Both met in an upscale hotel for what US officials have billed as ‘informal’ talks, seeking to downplay any hopes of a breakthrough in Kerry's ill-fated bid to reach an Israeli-Palestinian peace deal.
"The door remains open to the peace process. The secretary continues to believe that. But the purpose of the meeting is more about our ongoing relationship with the Palestinian people," a senior State Department official said before Kerry left Washington.
After weeks of angry moves by both sides, Israel suspended its participation in the talks on April 23 after Abbas announced the Palestine Liberation Organization which is dominated by his moderate Fatah party was seeking a unity deal with the Hamas militants who run the Gaza Strip.
Washington has branded Hamas a terrorist organization since 1993 and has said it must recognize Israel and renounce violence.
Top US officials have already warned that any Palestinian government which includes members of Hamas would risk a freeze in hundreds of millions of dollars of US funding to the Palestinian Authority.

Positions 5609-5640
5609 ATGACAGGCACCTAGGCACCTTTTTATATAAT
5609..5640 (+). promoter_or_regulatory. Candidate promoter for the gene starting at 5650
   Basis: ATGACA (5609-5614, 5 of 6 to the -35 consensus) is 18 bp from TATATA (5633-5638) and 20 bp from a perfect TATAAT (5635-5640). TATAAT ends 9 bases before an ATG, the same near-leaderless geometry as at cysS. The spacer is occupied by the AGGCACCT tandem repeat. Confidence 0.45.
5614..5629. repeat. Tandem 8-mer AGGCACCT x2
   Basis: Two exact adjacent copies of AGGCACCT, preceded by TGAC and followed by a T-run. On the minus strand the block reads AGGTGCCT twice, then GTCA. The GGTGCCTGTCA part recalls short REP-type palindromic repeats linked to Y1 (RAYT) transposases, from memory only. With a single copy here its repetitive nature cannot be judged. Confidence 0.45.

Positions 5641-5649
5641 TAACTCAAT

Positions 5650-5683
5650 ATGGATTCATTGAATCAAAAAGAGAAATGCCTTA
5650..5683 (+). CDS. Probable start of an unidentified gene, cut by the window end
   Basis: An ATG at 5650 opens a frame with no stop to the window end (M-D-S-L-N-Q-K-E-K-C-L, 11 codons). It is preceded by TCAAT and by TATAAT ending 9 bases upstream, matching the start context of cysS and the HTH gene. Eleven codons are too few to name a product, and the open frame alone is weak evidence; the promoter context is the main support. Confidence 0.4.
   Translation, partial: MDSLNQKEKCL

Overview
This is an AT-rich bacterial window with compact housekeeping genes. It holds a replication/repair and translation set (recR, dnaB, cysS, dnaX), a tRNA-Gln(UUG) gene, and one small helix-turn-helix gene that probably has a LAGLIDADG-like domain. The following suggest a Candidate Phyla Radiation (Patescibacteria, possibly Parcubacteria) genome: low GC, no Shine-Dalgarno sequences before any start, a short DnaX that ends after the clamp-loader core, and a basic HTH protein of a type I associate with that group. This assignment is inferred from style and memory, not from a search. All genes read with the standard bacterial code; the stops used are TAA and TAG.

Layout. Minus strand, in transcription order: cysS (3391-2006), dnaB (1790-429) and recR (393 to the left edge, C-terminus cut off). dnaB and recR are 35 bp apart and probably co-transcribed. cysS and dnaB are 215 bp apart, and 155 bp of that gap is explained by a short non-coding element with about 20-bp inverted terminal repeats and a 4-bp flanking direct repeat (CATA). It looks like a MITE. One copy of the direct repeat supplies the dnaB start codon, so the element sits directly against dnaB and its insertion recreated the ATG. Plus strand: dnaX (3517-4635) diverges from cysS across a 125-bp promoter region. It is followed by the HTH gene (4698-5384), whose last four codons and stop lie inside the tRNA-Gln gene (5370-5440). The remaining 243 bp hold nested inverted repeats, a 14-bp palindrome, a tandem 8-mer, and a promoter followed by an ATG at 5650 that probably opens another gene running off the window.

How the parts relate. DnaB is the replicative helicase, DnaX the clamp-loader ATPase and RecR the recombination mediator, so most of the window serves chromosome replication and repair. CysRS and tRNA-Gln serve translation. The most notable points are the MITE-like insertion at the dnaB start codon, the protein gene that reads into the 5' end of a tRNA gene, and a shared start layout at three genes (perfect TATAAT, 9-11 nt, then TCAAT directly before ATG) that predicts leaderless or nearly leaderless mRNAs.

Under US law the government is banned from supporting groups branded as foreign terrorist organizations.
Kerry coaxed the Israelis and the Palestinians back to the negotiating table in July after a three-year hiatus, and both sides agreed to keep talking for nine months.
But the April 29 deadline expired with the peace process in disarray, forcing Kerry and his team to declare a "pause" in the negotiations.
Abbas met earlier Monday with British Prime Minister David Cameron.
"President Abbas outlined his plans for a new, technocratic Palestinian government, committed to the Quartet principles, including non-violence and the recognition of
Israel," a Downing Street spokesman said.
Cameron had urged Abbas to make ‘progress towards securing the rapid resumption of peace talks, which remain the only viable route to a lasting solution’.


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